Auburn head coach Gus Malzahn
Saturday morning, Auburn controlled its SEC West and College Football Playoff destiny.
By Saturday night, Auburn not only had both of those dreams dashed by Georgia, but it became the punchline to every bad offensive joke.
The Tigers managed just 164 yards in the 13-7 loss to Georgia, went three-and-out five times in the second half and had its other two drives result in a pick-six to open the half and a four-and-out on its last drive of the game.
“Our defense played outstanding, but our offense didn’t get it done today,” head coach Gus Malzahn said in emailed quotes following the game. “It’s as simple as that. We didn’t get a first down in the second half. Give them credit, they had a good plan, but we didn’t do a good job executing and doing the things that we need to do. Third downs, 2-of-12 on third downs, obviously that was the worst of the year. We just didn’t make any explosive plays.”
Can Auburn embrace the role of national title spoiler when it faces intrastate rival Alabama—which clinched the SEC West by virtue of Auburn’s loss—in Tuscaloosa in two weeks?
Yes, Auburn’s loss on Saturday was without the SEC’s leading rusher in Kamryn Pettway, who missed the game with a leg injury suffered late in last week’s win over Vanderbilt. It was with a quarterback in Sean White, who not only was fighting through a shoulder injury that clearly hadn’t healed but was rattled by a Georgia front seven that was getting consistent pressure. It was also with wide receivers who were plagued by drops—perhaps shocked that the ball was even getting there in the first place.
As Charles Goldberg of Auburn’s official site noted on Twitter, White’s injury was a big factor in its offensive ineptitude:
Gus Malzahn said quarterback Sean White didn't throw to his receivers in practice for the second straight week. 'He's not 100 percent.'
— Auburn Gold Mine (@AUGoldMine) November 13, 2016
With Alabama A&M as the hangover game following the Georgia embarrassment, Auburn has two weeks to get healthy and dial up something different for its bitter rival.
But if getting healthy is the first priority, this is going to get ugly in Bryant-Denny Stadium.
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It was clear that White hadn’t thrown in practice, because his timing with his wide receivers was off all night. How will the 20 passes, and hits that he took versus Georgia, impact his practice time next week and during Iron Bowl prep?
Probably not well.
Pettway is even more critical, and his absence was obvious on Saturday.
“It changed, but we’ve been pretty good on offense this year,” Malzahn said in emailed quotes. “It’s kind of a ‘next man up’ mentality. I think [Johnson] ran hard. He did some good stuff. We just never got in a rhythm. We never got in our pace. We were fighting uphill offensively.”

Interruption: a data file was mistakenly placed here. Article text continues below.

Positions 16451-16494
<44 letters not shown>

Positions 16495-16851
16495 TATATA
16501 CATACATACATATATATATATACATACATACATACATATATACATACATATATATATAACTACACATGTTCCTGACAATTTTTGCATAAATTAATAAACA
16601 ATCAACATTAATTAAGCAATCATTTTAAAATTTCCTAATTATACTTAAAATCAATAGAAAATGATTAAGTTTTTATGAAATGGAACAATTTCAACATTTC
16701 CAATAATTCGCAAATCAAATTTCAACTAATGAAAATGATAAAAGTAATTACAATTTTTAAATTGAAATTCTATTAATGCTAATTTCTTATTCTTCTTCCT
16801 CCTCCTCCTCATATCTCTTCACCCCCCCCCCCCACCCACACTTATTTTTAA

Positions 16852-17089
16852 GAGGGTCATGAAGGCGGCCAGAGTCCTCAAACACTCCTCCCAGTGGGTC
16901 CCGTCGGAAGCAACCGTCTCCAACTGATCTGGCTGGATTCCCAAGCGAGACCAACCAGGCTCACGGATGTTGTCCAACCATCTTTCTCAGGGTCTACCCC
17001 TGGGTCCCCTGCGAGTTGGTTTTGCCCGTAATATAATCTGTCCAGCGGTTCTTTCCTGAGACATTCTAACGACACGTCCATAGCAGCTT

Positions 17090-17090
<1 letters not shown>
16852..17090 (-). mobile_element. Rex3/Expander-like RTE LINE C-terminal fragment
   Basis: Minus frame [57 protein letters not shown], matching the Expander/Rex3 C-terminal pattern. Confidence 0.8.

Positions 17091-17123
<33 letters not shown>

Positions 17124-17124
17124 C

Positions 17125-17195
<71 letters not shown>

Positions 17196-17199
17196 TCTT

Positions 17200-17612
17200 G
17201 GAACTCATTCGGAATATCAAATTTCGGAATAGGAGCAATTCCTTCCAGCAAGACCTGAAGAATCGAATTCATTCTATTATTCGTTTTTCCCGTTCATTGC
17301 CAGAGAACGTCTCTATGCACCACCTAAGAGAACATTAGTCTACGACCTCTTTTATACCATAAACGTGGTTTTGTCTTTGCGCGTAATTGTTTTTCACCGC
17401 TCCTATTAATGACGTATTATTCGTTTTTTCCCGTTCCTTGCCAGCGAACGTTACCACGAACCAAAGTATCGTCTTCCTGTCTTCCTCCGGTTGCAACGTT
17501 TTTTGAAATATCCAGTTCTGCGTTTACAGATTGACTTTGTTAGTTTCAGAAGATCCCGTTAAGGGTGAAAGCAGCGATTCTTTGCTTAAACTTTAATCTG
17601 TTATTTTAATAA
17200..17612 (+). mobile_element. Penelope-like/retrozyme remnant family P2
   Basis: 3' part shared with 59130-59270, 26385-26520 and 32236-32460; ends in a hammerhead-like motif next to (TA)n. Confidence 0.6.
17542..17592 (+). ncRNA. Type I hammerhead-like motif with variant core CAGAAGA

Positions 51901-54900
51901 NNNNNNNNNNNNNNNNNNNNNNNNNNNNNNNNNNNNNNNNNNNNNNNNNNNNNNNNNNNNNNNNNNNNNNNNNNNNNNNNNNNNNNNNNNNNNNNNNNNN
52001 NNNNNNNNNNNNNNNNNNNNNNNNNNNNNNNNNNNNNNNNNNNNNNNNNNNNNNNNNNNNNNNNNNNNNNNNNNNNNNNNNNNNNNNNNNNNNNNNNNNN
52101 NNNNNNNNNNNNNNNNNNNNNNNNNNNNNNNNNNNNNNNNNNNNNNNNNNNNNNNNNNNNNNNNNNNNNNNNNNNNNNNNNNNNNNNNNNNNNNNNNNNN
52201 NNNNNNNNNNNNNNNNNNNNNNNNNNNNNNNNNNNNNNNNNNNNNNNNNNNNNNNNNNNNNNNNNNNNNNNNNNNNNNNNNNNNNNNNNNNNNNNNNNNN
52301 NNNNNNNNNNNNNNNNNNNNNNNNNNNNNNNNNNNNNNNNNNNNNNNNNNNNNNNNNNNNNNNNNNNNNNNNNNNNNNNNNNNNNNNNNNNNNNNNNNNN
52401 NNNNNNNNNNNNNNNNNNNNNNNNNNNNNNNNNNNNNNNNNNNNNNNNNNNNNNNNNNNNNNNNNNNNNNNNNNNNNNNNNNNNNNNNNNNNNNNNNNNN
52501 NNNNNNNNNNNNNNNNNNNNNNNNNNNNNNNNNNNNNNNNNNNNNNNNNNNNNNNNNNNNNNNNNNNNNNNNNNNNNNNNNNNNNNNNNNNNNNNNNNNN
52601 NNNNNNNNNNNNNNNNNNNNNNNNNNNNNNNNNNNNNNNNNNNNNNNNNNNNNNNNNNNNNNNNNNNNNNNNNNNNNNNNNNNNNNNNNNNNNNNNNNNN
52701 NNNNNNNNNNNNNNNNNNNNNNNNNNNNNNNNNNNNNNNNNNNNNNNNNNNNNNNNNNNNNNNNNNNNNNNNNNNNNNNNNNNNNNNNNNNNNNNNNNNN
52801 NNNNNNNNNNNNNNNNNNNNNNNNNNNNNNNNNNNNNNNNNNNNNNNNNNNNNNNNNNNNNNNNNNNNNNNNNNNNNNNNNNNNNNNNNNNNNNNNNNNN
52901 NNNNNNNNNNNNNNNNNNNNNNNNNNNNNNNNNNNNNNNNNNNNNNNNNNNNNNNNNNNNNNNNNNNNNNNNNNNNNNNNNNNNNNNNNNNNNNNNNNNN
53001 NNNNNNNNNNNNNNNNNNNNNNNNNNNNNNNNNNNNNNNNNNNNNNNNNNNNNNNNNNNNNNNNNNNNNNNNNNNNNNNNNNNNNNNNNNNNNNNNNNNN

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With its big 240-pound bruiser at full strength, Auburn’s multidimensional rushing attack can mask many of its deficiencies in the passing game. Other than the obvious benefit of administering a pounding to the center of any defensive line, it allows fellow running back Kerryon Johnson—who is not at 100 percent while nursing an ankle injury—to settle in to a more suitable role as an edge threat.
That recipe is the one that, through October, had Auburn on a similar rushing game progression that the 2013 Tigers had despite not having the threat of a mobile quarterback this year. It stretched defenses side to side while also wearing out the interior with Pettway—essentially achieving the same goal as it did in 2013 when Nick Marshall thrived as a running quarterback for the Tigers.
Injuries changed that.
That won’t be good enough to beat Alabama, though. With lateral threats in the front seven, including end Jonathan Allen and linebackers Tim Williams and Ryan Anderson, the Crimson Tide is built to shut down teams that thrive with multidimensional running threats.
Just take a look at what the Tide did to Mississippi State on Saturday.
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Bulldog quarterback Nick Fitzgerald was fresh off three straight 100-yard rushing performances but managed just 15 on Saturday, and the Bulldogs as a team gained just 94—2.7 yards per carry.
That offense does the same thing as Auburn’s, even though White is not as much of a threat to run. The use of tempo, motion and multiple power and edge options off every play are all common goals that Mississippi State and Auburn share.
Auburn ruined its own SEC West and playoff champions by laying an offensive egg in Athens.
With a battered quarterback, a bruised running back and confidence that disappeared, Auburn’s chances to play spoiler in two weeks in its state championship game versus Alabama seem about as likely as getting a first down in the second half in Athens.
Even if the unthinkable happened and Auburn were as able to spring the upset, Alabama would still have a chance to impress the selection committee in the SEC Championship Game the following week.
Clemson’s loss to Pitt on Saturday changed the landscape of college football and made the job of the College Football Playoff selection committee more difficult. No longer is the picture as clear as it was with four undefeated Power Five teams. Now it must choose at least one “flawed” team from a major conference.
If that team is a one-loss Alabama, which stumbled to its rival but rebounded for the SEC title, that’s probably a championship-caliber resume this year.
That stumble isn’t happening, though.
Not with Auburn’s offense in shambles.
Barrett Sallee is the lead SEC college football writer and national college football video analyst for Bleacher Report, as well as a host on Bleacher Report Radio on SiriusXM 83. Follow Barrett on Twitter @BarrettSallee.